Government of Canada invests $54 million in six public safety projects across Northern Saskatchewan
April 23, 2019
Prince Albert, Saskatchewan
Community safety – particularly in rural and remote regions facing unique challenges – is a top priority of the Government of Canada.
Today, the Minister of Public Safety and Emergency Preparedness, the Honourable Ralph Goodale, announced funding for six community safety initiatives in Northern Saskatchewan, dealing with both crime prevention and natural disaster mitigation.
First, a total of up to $1.2 million is being provided through the National Crime Prevention Strategy to the Northern Village of Ile-à-la Crosse, Pelican Lake First Nation, and Witchekan Lake First Nation to help strengthen their local capacity to cope more effectively with youth crime.
Each of these three communities will have access to $400,000 over the coming two years to assess their vulnerability to such threats as youth gangs, youth violence, sex crimes, addictions, mental health issues, bullying and cyber-bullying; to prepare response plans to direct and mentor young people toward safer and more healthy life choices (including outdoor/on-the-land experiences); and to muster resources, expertise, networks and facilities to implement those plans. Such community-based work will provide a better factual understanding of local crime issues, which will contribute to stronger crime prevention programs nationally.
Secondly, Minister Goodale also announced more than $40.2 million from the Government of Canada to two wildfire mitigation projects in Saskatchewan.
One, in partnership with the Saskatchewan Power Corporation, is designed to reduce the frequency and intensity of fires in and around the electrical power distribution system across northern Saskatchewan. Federal funding of $19,802,475 will help SaskPower upgrade its distribution network and clear or maintain up to 10,000 hectares of forested area, thus mitigating the risk. SaskPower will make a matching investment.
The other, with the provincial Environment Ministry, will help protect 85 far-flung communities from wildfire threats. Federal funding of $20,493,825 will support 141 fuel mitigation initiatives across 1,392 hectares of provincial Crown land and 1,072 hectares of municipal land. These measures will lower the risk of fires getting started, help in the safe and effective management of outbreaks, reduce property damage, and protect lives. Since this project involves work to be conducted on municipal, provincial and Indigenous assets, the remaining eligible costs will be funded by the province ($8,261,550), SaskPower ($5,542,350) and municipal governments ($1,566,675).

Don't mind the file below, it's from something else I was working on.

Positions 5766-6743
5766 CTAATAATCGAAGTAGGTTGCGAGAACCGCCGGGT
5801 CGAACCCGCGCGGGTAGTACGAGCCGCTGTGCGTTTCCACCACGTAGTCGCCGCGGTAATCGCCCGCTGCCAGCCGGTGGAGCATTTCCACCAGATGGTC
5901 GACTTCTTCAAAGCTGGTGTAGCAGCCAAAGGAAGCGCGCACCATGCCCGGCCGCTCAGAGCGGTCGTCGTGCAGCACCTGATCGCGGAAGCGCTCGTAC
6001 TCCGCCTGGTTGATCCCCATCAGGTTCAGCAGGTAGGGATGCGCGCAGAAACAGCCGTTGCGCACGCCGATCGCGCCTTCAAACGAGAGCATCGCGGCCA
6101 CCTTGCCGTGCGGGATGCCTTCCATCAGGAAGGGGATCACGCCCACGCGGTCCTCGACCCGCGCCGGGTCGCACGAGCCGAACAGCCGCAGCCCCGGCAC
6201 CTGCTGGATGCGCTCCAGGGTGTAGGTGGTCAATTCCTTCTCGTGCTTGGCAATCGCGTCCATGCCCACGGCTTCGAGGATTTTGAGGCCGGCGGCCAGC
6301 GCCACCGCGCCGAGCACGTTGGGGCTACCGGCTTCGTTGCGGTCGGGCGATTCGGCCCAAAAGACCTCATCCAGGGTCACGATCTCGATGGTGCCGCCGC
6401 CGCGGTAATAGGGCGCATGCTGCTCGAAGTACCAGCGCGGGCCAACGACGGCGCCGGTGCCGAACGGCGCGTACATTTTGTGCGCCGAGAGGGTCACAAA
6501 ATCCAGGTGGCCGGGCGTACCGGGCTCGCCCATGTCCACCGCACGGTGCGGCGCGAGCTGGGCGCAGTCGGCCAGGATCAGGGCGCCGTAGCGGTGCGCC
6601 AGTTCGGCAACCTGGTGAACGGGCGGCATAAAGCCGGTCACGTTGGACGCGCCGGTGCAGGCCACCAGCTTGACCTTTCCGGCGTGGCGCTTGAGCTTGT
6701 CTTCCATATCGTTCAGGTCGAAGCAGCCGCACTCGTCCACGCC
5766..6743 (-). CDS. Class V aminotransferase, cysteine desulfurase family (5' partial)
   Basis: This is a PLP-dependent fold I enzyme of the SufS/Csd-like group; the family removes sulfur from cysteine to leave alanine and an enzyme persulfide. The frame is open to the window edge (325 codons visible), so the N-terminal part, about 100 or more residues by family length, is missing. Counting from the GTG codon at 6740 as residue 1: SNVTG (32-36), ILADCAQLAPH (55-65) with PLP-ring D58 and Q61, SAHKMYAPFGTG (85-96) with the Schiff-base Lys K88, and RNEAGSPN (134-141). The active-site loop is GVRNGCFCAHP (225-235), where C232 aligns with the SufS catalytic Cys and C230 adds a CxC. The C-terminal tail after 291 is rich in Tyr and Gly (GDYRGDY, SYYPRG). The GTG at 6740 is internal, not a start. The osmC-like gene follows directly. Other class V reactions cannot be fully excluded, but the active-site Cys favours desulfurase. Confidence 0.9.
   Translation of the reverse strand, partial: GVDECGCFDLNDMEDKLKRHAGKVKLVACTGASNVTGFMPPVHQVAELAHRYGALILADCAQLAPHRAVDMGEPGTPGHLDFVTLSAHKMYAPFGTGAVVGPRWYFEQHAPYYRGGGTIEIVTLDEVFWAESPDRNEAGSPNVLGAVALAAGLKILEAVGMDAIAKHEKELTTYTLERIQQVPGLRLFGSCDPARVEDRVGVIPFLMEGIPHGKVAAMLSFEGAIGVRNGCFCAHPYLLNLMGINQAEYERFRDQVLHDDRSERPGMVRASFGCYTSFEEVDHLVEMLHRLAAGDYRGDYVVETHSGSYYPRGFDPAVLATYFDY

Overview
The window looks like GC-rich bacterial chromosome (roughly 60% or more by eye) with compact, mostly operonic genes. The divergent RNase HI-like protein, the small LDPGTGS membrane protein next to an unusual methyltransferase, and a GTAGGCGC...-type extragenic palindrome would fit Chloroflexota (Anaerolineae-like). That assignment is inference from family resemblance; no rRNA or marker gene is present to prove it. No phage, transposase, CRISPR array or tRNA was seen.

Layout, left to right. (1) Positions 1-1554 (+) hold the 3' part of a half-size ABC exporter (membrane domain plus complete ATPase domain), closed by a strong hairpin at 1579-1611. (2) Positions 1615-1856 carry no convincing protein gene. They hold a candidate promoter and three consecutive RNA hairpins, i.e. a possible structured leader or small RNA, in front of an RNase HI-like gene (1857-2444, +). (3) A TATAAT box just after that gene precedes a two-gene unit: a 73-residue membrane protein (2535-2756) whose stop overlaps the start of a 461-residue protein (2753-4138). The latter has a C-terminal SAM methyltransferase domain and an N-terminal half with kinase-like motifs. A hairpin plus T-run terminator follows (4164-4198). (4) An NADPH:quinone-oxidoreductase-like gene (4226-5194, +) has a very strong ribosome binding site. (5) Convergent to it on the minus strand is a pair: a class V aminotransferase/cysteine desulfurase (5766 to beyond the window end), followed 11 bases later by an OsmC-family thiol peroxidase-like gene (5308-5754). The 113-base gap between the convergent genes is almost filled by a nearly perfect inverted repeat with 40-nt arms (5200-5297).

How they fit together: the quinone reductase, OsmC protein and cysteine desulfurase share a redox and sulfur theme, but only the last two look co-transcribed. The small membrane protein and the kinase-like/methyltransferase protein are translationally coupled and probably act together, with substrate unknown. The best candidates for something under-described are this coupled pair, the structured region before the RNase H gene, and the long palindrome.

Finally, Minister Goodale and Fred Bradshaw, MLA for Carrot River Valley on behalf of the Honourable Lori Carr, Minister of Highways and Infrastructure, announced funding for major improvements to Highway 55 east of Carrot River. This highway is an important connector for Indigenous communities like Red Earth and Shoal Lake Cree Nations, as well as regional businesses and the forest industry. It is in poor condition and structurally deficient in a flood-prone area, resulting in delays, detours, potential isolation and public safety risks. Federal funding of $12.5 million will support upgrading and rehabilitation work along more than 50 kilometres of Highway 55 to make it more resilient in the face of chronic seasonal flooding. The Saskatchewan government will make a matching investment.
The federal funding to mitigate wildfire and flooding risks comes from the $2 billion Disaster Mitigation and Adaptation Fund (DMAF), which is part of the federal government’s 10 year infrastructure investment plan – specifically aimed at responding to the consequences of climate change. The most common effects of climate change in Saskatchewan are more frequent, more severe, and damaging weather events, including storms and floods, droughts, and wildfires, which have generated hundreds of millions of dollars in costs and losses in this past decade alone. Successful DMAF projects are selected periodically across the country based on merit and need.
“Prevention is at the heart of creating safer communities. By investing in projects to prevent crime and mitigate the impacts of climate change, we are building community capacity and resilience, and we are better positioning communities to better withstand, combat and recover from future natural disasters.”
- The Honourable Ralph Goodale, Minister of Public Safety and Emergency Preparedness
“Our government is committed to protecting our critical infrastructure. This is especially true on the Highway 55 corridor where there is a lack of available detour routes. Improvements to Highway 55 will also boost our economy, especially in the forestry sector.”
- Fred Bradshaw, MLA for Carrot River Valley on behalf of the Honourable Lori Carr, Minister of Highways and Infrastructure
The Government of Canada has made up to $94 million available over five years through the National Crime Prevention Strategy to develop inclusive, diverse and culturally adapted crime prevention projects across Canada. These projects will use new and innovative approaches to crime prevention that seek to expand partnerships, engage more Indigenous communities, and include more experts in addressing the gaps and challenges in reaching vulnerable communities.
The Government of Canada and Saskatchewan Power Corporation will each contribute $19,802,475 toward the electrical distribution circuit project.
The Government of Canada is contributing $20,493,825 towards the fuel mitigation project.
The Disaster Mitigation and Adaptation Fund (DMAF) is a $2-billion, 10-year program to help communities build the infrastructure they need to better withstand natural hazards such as floods, wildfires, earthquakes and droughts.
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